The Phone Call.

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I wrote this one on seeing a lady in tears whilst speaking on her mobile phone and gesticulating, wildly, with her free hand.

The Phone Call.

Why must I listen to your news standing here,

With my mobile phone pressed against my ear?


I feel naked and exposed to the sadness you express,

Without a hope of any happiness.


The street is cold, so is your heart.

Why tell me now that we are to part?


You could have waited until I was home,

Instead of telling me when I’m all alone.


Why does my hand keep moving in tune,

To the words, I say to repel the gloom?


Darkness pervades my every thought.

Now there’s someone else that your money has bought?


I helped you make it, don’t you recall?

When we had nothing, nothing at all.


Except the love that you said we shared,

Whilst I took the knocks and you risked and dared.


Now it seems you have what you need,

A new girl on your arm, one eager to please.


Why must I listen to your news standing here,

With my mobile phone pressed against my ear?


Taken From:

Anything But Hackneyed Amazon.com

Anything But Hackneyed Amazon.co.uk

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About Daniel Kemp

Daniel Kemp, ex-London police officer, mini-cab business owner, pub tenant and licensed London taxi driver never planned to be a writer, but after his first novel —The Desolate Garden — was under a paid option to become a $30 million film for five years until distribution became an insurmountable problem for the production company what else could he do? Nowadays he is a prolific storyteller and in May 2018 his book What Happened In Vienna, Jack? became a number one bestseller on four separate Amazon sites: America, UK, Canada and Australia. Although it’s true to say that he mainly concentrates on what he knows best; murders laced by the mystery involving spies, his diverse experience of life shows in the short stories he writes, namely: Why? A Complicated Love, and the intriguing story titled The Story That Had No Beginning. He is the recipient of rave reviews from a prestigious Manhattan publication, been described as —the new Graham Green — by a managerial employee of Waterstones Books, for whom he did a countrywide tour of signing events, and he has appeared on ‘live' television in the UK.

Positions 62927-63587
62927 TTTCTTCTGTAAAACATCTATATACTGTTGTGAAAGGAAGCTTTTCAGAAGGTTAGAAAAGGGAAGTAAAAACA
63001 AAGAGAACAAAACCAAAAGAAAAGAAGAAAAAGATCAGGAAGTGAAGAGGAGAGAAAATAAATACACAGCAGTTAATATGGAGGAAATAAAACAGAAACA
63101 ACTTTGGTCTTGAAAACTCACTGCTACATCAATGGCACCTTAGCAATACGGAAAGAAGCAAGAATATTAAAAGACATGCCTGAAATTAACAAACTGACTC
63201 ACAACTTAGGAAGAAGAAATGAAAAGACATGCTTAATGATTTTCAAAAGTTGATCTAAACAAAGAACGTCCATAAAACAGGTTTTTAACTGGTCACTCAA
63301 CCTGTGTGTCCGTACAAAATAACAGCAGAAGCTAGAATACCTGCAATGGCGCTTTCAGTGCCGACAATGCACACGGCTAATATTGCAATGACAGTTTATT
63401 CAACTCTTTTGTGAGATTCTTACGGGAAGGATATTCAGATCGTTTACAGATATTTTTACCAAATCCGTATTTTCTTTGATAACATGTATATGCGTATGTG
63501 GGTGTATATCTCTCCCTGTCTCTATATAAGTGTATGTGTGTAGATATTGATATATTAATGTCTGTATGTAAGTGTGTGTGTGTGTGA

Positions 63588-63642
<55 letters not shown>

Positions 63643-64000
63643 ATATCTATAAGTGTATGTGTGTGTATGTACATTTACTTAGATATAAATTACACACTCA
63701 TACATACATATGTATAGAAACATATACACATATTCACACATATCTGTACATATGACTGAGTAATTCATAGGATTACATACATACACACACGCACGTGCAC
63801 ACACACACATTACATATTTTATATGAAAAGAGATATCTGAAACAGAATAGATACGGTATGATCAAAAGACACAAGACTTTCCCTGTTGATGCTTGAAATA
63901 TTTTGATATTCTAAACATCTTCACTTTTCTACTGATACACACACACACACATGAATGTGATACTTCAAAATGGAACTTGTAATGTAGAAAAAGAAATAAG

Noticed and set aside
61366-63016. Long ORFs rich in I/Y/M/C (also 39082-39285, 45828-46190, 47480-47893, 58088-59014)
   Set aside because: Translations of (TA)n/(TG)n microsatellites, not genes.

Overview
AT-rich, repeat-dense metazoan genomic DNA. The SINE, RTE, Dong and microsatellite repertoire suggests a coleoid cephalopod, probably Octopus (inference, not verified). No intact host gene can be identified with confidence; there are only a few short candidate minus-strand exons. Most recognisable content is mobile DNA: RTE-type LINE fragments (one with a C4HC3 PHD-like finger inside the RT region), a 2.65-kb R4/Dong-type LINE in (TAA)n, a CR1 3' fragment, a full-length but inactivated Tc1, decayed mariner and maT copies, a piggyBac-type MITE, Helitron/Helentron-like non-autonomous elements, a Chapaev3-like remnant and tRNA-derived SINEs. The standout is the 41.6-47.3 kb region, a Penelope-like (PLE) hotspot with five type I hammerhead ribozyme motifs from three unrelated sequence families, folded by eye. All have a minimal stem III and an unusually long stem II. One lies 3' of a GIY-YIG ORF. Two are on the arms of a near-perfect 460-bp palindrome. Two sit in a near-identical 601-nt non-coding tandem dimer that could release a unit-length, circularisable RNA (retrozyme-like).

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4 Responses to The Phone Call.

  1. fantastic poem Danny…I remember reading this in your book and feeling so sad…this happens too often.

  2. Danny Kemp says:

    Thank you, Susan.

  3. Love the poem. Really tells a sad story.

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